CGIAR Development Dialogues 2014

September 25 - September 25, 2014 Host Consultative Group on International Agricultural Research (CGIAR) New York City, New York United States

The first CGIAR Development Dialogues will focus global attention on the fundamental roles of agriculture, livestock, fisheries, forestry, landscapes, and food systems – and demonstrate how these areas are fundamental to achieving the emerging UN Sustainable Development Goals (SDGs).

The event will take place on 25 September 2014 in New York City at the Faculty House at Columbia University. Coinciding with the UN General Assembly, the meeting of the High-level Political Forum on Sustainable Development, and the UN Climate Summit, the event will gather an invitation-only audience of 250 participants. To reach a global audience, thousands more will be in attendance through live video streaming and social media channels.

Why CGIAR and the Sustainable Development Goals?

How we achieve sustainable development will be determined by the opportunities provided to the billions of people engaged in crop and animal agriculture, forestry and fisheries, and the ways by which they manage the world’s natural resources.

The 2014 Development Dialogues will take place alongside the most important set of conversations on global development in recent years and is designed to leverage the presence of key players at the events in New York the same week.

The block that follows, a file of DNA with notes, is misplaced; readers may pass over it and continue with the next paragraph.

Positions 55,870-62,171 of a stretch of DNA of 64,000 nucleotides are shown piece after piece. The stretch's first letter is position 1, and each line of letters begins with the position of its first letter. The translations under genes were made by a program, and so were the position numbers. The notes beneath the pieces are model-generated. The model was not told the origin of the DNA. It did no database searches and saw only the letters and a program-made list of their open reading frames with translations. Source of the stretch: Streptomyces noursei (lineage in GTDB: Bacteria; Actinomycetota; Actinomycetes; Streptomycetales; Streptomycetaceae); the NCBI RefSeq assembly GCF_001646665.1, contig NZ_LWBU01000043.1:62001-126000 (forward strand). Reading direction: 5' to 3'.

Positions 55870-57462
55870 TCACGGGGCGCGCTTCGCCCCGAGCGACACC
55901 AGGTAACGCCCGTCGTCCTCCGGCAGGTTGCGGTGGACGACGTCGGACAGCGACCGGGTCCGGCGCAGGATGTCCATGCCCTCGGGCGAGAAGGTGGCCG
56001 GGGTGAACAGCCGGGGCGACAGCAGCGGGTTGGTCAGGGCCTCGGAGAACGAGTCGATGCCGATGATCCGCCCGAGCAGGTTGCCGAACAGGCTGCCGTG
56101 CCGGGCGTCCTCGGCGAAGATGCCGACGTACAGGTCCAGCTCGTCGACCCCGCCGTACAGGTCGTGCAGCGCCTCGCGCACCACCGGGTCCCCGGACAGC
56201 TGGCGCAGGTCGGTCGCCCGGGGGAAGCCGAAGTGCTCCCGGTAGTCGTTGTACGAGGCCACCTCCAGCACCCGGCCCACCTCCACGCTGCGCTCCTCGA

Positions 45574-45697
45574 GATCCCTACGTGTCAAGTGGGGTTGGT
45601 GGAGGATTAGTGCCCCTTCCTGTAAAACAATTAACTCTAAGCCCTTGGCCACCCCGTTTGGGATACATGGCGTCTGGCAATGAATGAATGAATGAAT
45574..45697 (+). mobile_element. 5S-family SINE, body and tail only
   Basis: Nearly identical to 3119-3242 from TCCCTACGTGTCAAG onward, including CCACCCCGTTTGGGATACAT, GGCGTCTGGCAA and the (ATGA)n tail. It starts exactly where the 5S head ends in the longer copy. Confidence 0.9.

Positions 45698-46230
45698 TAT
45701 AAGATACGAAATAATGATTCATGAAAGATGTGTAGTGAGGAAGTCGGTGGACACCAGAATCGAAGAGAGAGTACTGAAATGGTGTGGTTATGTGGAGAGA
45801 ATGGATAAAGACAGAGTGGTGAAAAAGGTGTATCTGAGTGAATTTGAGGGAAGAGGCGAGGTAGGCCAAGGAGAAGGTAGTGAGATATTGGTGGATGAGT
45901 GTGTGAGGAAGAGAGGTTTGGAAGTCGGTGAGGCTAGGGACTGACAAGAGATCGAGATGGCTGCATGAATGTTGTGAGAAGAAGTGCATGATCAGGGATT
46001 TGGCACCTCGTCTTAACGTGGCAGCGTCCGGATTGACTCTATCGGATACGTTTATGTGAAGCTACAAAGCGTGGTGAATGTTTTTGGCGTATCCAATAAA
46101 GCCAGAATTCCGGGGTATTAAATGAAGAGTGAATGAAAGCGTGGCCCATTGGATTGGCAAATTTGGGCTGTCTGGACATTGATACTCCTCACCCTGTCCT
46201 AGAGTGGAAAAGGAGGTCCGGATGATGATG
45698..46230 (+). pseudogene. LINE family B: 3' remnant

Addressing challenges in integrated ways is fundamental for the social, environmental and economic dimensions of sustainable development. Further, reliable food systems, including value chains, markets, infrastructure, and consumption, are critical for human health, nutrition, wellbeing, and equity. Producing sufficient and quality food for nine billion people by 2050 is in itself a daunting challenge for research and development, and it must be coupled with access, stability and safety in the food systems to achieve food security and nutrition for all.

Despite significant progress in addressing the needs of the world’s poorest in the first part of the 21st century, 800 million people still don’t have enough to eat, and 1.2 billion live in extreme poverty. Additionally, climate change, cumulative environmental stress, conflict, dietary-induced obesity, animal-to-human (zoonotic) diseases and other stressors have slowed or reversed advances in both developed and developing countries. At the same time incentive structures, market failures and consumption patterns result in 40% of food being lost or wasted — an enormous misuse of our limited resources pointing to undervaluation of food and subsequent under-investments in food systems.

Read more about the event here

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